This is a cannon… not a huge cannon but a decent sized fairly portable cannon that makes quite a bang. When you pack it with synthetic black powder, ram a chunk of solid steel down the barrel, light the fuse, run for cover, block your ears and wait… it makes a noise, a loud noise. This is the first of many sessions planned with this cannon over the next few weeks and I plan on recording it in many locations. Next location is high up on a cliff overlooking the river where there is not much but solid rock around. I named it the “Cannon on Call” as I can record it pretty much anytime I would like with just a little advance notice and planning.
This session was initially going to be at a mountain location deep in the woods but the entry gate was locked so I had to move it to another location, the driveway of the people that own the cannon. This was not a bad location since the gear was easy to set up and it was still quiet enough for recording.
Once we had the cannon functional (the first two shots were no-gos because the fuse got jammed up in some condensation or something and would not ignite the black powder) I recorded 4 shots with pieces of quarter inch solid steel rod cut to two inches in length. I did not have a long throw so I was not able to get the projectile pass by and hitting. We shot it into the forest up a hill. There was some background noise of yard work going on so we had to wait about a half hour for that to stop but then the wind and kicked up. I read the forecast before the shoot and knew the wind would be getting stronger as the day went by, very common here as the sun comes up and heats the air. The wind would come and go so in between the stronger gusts we set the cannon off.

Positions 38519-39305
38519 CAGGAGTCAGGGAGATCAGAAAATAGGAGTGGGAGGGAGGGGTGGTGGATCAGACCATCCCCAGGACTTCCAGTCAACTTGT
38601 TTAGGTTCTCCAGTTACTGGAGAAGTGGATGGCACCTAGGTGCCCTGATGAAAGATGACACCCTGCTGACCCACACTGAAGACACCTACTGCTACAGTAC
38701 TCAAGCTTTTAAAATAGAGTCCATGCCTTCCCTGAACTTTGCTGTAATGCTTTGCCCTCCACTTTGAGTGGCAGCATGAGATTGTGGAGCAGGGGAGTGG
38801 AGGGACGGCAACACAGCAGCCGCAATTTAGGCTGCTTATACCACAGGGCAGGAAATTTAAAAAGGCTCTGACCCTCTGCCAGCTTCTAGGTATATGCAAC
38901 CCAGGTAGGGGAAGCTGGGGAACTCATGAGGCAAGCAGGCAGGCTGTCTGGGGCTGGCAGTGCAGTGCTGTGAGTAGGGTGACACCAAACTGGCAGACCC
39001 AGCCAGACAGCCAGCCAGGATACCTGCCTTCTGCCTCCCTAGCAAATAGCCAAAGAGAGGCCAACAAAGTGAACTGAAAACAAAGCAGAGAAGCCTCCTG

The microphones I used were four MKH-8040s, a MKH-416, AT-835ST, CSS-5 and a Sony PCM D-50. I tracked these to a pair of Sound Devices SD-702 recorders, a Fostex FR-2 and a Sony PCM-D1 with the XLR-1 microphone module. The first set of MKH-8040s were centered right behind the cannon in XY mode. The second set of MKH-8040s were place further behind and spaced far apart aiming in towards the barrel. The CSS-5 was placed out in the forest off to the right of the cannon. The AT-835ST and the MKH-416 were placed to the sides and just a little closer then the wide MKH-8040 microphones. Finally, I had the PCM D-50 about 150 feet away to the right down the driveway. I knew we only had a few steel projectiles so this basically was a test to find the right combination and placement of the microphones.
The cannon rolls back a little bit when fired so I set some moving blankets under it and also noticed the long metal bar in the back hits the ground also so I wrapped that in a towel. The barrel itself rocks up and down also and next time I plan on padding that also to see if I can minimized the hit noise it makes. This noise is part of the cannon but I would like to try it with the pad in place.
Overall this session took about three hours and I was satisfied with the results on the first shoot given the circumstances. I plan to try other microphone placements and locations very soon and will update the website with the latest cannon session sounds, video and blabbing as it happens.
All images and sounds copyright 2012 Frank Bry – Creative Sound Design, LLC